By Jim Schutze
By Rachel Watts
By Lauren Drewes Daniels
By Anna Merlan
By Lee Escobedo
By Eric Nicholson
Cash on delivery
So Republicans want to put the Ten Commandments in public schools? Dallas Independent School District is already one-tenth of the way there, at least among its administrative staff.
Earlier this month, DISD Chief Financial Officer Janice D. Davis sent a memo to principals, department heads, and vendors telling them not to pay or seek payment for goods that the district hasn't received.
"This memo is to serve as a reminder that it is a violation of state law for a vendor to submit invoices to the District for merchandise that has not been received by the District," she wrote. It's also against the law for DISD employees to send off checks for goods that haven't been delivered, and employees have been canned in the past for doing that, she added.
That sounded like a bureaucratic way of saying "thou shall not steal" to Buzz, a fact that piqued our curiosity since theft of public money is more than just a firing offense. Davis assured us the situation wasn't quite that bad.
"It's just a general reminder to everyone," she says. "We just want to make certain that nobody gets into trouble because they want to hold onto budget money." The problem is that some DISD employees might get the accounting procedures out of order [Imagine that!] and pay for goods before delivery, so as to spend the money before it's taken out of their budget.
"I have no sense that anybody would actually send us an invoice and not send goods," she told Buzz, presumably with a straight face, making her possibly the last person in Dallas to have such an optimistic view of DISD's business practices.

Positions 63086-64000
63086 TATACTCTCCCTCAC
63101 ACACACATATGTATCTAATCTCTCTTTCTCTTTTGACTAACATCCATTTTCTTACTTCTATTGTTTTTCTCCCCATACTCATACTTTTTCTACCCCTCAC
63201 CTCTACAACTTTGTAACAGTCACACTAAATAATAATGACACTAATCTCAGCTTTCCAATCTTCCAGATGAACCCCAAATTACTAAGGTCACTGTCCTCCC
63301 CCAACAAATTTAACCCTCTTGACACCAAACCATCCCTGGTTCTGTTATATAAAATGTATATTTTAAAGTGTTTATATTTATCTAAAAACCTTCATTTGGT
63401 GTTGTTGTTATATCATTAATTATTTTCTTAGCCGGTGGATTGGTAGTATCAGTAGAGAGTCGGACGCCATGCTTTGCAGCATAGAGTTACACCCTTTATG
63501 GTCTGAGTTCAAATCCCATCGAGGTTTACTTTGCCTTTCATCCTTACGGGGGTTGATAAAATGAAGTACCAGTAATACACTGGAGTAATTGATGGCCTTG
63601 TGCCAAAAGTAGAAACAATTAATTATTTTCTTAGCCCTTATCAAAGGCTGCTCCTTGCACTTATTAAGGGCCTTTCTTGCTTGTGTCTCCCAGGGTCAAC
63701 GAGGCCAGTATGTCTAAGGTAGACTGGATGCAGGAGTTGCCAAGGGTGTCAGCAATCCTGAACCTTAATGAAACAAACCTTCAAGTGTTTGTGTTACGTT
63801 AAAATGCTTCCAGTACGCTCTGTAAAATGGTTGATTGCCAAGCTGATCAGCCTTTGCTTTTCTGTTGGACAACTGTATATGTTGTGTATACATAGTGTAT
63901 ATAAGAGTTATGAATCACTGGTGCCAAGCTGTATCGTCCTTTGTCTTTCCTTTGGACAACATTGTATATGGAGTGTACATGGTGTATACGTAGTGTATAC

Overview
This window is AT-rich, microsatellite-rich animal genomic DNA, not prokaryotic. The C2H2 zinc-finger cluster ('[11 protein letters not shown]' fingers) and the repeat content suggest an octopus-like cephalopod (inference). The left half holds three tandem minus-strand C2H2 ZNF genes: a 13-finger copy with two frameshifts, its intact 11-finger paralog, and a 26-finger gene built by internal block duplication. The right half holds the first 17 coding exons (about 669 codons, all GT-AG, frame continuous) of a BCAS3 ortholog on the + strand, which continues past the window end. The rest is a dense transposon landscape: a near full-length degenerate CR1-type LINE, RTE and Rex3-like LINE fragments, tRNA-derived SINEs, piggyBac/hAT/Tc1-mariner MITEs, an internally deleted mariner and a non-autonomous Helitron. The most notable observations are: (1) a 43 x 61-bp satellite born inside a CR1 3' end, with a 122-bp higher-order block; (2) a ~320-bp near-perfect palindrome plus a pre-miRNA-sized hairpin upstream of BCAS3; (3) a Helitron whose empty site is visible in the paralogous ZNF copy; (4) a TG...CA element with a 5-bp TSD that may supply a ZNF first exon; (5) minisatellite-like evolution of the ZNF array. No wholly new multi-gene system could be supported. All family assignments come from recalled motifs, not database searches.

Still, the memo is a start. For the district's next commandment, might Buzz suggest the district try "thou shall not commit adultery." We hear that one was also a bit problematic under previous administrations.
Better him than us
Kenneth Cooper not only has seen George W. Bush naked; he has pinched him all over and may have even stuck a finger up his...sorry, we just can't bring ourselves to finish that sentence. Let's just say that whatever Dr. Cooper earns, it's not enough.
Cooper has been the governor's physician since December 1989. While some big-name politicians favor the Mayo Clinic, Bush prefers to have his pulse taken at the Cooper Clinic, part of the 30-acre Cooper Aerobics Center in North Dallas.
The Bush campaign released a summary of Bush's medical history this week. In it, Cooper reveals that the guv underwent an unspecified minor surgery to his chest wall at age 13 (our guess: breast reduction). He also had colon surgery in July 1998 to remove two benign polyps. Subsequent checks have shown nothing in his guts. (Insert your own National Guard joke here.)
Cooper says Bush weighs 192.5 pounds. Buzz has always thought he was much more of a lightweight. Cooper determined his body fat is 19.11 percent, better than normal but worse than ideal, which describes Bush to a T.
Cooper writes, "The PSA (a test for prostate cancer) was excellent." Was it good for Bush too?
Urinalysis was normal, and we'd be completely irresponsible to report the wholly unsubstantiated rumor that Bush was seen at an Austin head shop, buying a clean-your-whiz kit. So we won't.
— Compiled from staff reports by Patrick Williams
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